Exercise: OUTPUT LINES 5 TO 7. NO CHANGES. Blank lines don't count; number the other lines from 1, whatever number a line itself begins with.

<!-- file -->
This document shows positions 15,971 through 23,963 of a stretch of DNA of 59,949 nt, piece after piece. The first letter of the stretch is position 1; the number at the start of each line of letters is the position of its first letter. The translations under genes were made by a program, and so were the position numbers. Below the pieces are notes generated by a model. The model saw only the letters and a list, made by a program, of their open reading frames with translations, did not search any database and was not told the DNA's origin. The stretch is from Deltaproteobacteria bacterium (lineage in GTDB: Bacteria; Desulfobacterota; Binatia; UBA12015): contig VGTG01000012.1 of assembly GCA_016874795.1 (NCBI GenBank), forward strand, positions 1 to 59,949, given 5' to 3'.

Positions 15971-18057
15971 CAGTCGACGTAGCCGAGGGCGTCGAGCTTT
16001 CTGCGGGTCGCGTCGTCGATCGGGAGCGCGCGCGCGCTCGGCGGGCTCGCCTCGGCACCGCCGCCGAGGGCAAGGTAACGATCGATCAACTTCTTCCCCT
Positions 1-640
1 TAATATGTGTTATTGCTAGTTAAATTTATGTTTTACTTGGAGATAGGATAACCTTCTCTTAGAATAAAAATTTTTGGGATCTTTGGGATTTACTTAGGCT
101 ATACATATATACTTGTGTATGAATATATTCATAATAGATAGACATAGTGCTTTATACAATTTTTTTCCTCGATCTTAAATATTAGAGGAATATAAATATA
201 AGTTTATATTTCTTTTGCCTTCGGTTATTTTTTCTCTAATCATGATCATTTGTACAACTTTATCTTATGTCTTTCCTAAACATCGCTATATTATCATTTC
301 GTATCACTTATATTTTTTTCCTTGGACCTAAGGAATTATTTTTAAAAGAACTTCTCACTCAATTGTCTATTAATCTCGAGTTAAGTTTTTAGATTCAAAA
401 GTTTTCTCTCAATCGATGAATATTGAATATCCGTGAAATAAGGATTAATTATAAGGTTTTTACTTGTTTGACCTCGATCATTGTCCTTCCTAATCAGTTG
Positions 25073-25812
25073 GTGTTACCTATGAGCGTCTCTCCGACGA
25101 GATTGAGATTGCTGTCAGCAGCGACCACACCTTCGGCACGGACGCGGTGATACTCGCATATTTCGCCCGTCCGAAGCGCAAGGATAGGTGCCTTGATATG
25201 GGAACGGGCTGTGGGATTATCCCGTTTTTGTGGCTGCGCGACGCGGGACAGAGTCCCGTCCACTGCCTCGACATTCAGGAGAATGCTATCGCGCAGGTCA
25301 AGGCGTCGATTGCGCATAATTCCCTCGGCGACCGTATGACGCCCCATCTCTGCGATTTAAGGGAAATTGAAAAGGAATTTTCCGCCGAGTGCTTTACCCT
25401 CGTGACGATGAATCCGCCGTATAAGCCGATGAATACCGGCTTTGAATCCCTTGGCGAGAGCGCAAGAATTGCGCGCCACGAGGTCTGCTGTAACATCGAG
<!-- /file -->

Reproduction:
Positions 1-640
1 TAATATGTGTTATTGCTAGTTAAATTTATGTTTTACTTGGAGATAGGATAACCTTCTCTTAGAATAAAAATTTTTGGGATCTTTGGGATTTACTTAGGCT
101 ATACATATATACTTGTGTATGAATATATTCATAATAGATAGACATAGTGCTTTATACAATTTTTTTCCTCGATCTTAAATATTAGAGGAATATAAATATA